THE FIVE SUPERPOWERS OF GREAT LEADERS

Archimedes said, ‘give me a lever long enough and a strong place to stand, and I can move the world’. Well the lever is leadership and the place to stand is humility.

With humility the word leader transforms from a noun to a verb. Leading is something that ordinary people can do to leverage the potential within other people, themselves, a team or a situation. With simple rules of behaviours amongst a group of people comes synergy, where the whole becomes more effective than the sum of its parts.

The following leadership Superpowers are really simple, the challenge for most ‘so-called’ leaders today is having the humility and compassion to want to be great leaders because most are ego-centric as opposed to eco-centric. There are plenty of great leaders out there but unfortunately their results and efforts are overpowered by ego-centric power brokers who maintain the status -quo.

The world needs great leadership and effective teamwork at every level and every corner of the world right now, if we’re to tackle the enormous challenges which have come about by ego-centric leadership that has run rampant supported by delusional ideology and institutions which condones selfish behaviour.

The five leadership super powers:

Listen and clarify: This requires cognitive intelligence and it is a skill which requires the leader to engage in focussed listening, summarising and questioning to ascertain more of the details.

Recognise and reward: A lot of people complain that they’re not recognised at work and in some of their closest relationships. It is often why people may move on from one organisation in search of more rewarding pastures.

Nobody wants to be a widget in the machine, especially since the social contract which kept people subservient in the Victorian era, has been shredded. An effective leader utilises behavioural intelligence to recognises people’s efforts when they’re doing good work and rewards them for their efforts.

Enquire and empathise: This requires the use of compassion and emotional intelligence. With this you enquire how a person is or a team is and you try to intuit how they are feeling so that you can understand their situation more clearly. Often this will mean listening for what isn’t being said, understanding the whole person and what’s going on in their life outside of the organisation, so you can support them.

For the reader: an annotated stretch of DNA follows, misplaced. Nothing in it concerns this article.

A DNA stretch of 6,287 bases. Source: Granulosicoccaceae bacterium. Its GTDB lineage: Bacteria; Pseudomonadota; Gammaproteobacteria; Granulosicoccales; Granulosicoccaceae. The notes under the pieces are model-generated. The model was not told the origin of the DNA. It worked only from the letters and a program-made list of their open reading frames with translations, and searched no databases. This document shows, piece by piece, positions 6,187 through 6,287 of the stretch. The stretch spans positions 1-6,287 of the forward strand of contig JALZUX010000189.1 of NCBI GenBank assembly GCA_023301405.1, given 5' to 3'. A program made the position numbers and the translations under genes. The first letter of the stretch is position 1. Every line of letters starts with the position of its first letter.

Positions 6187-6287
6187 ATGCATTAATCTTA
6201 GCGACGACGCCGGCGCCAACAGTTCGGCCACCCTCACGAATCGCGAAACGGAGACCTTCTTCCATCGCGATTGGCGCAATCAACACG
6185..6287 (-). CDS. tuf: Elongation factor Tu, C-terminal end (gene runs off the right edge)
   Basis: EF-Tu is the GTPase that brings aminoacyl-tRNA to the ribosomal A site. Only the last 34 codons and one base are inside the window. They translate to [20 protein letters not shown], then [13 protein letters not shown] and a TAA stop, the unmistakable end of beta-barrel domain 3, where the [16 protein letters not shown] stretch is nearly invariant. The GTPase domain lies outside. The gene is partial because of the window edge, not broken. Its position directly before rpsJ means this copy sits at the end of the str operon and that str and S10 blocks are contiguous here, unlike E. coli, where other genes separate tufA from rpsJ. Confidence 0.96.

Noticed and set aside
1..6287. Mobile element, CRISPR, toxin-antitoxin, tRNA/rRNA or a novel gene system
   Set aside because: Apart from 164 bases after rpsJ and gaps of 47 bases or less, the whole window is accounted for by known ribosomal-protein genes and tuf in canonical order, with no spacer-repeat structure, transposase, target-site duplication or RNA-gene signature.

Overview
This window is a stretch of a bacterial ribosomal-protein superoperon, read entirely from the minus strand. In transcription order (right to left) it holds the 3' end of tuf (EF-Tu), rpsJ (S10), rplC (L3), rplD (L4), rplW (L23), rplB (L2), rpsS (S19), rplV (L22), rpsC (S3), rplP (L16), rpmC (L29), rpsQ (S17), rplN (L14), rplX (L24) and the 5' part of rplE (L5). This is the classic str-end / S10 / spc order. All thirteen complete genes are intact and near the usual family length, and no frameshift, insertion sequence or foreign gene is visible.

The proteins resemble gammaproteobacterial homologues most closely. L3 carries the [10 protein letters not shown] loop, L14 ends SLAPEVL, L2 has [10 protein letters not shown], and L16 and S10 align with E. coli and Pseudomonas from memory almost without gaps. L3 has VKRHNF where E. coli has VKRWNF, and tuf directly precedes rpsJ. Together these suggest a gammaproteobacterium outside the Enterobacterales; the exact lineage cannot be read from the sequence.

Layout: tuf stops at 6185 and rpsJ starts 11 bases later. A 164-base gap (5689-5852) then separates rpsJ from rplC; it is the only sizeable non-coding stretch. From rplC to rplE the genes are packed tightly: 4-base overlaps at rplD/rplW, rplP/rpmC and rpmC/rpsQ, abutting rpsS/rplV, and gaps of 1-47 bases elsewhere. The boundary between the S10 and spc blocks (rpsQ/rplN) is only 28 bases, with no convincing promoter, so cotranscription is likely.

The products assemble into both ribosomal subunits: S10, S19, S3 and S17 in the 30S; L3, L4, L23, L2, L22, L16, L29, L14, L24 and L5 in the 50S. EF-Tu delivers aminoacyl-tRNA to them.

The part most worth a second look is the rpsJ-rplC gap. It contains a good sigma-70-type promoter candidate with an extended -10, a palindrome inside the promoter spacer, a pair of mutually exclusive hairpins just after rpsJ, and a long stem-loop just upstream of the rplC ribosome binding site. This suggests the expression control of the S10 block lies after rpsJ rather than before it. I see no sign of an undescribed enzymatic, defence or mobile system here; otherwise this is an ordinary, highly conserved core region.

Challenge and champion: Leaders should be constantly looking for ways to improve the structure and challenge the status-quo. It requires the use of social intelligence to see how the team are operating, the lines of communication, the informal networks and also looking outside to learn new ideas that can be assimilated into the organisation, team or individual. It also involves creativity to come up with new modus-operandi, products and services and then champion those ideas so everybody gets to hear about them.

Knowing what to do and when: Lastly, the leader needs to exercise situational awareness. This includes being self-aware enough to understand their own skills and what they may need to practice more of, but also a leader needs to be able to determine when and which Leader Superpower to exercise to optimise the situation.

Making Decisions Effectively & Why Politics is Pointless

See below the video for a PDF download with some notes to help you understand this material. Download the notes then listen to the video as this would probably be the best way to understand the content.

New to all this self videoing so b with me while I learn the skills! 🙂

 

PDF Making Effective Decisions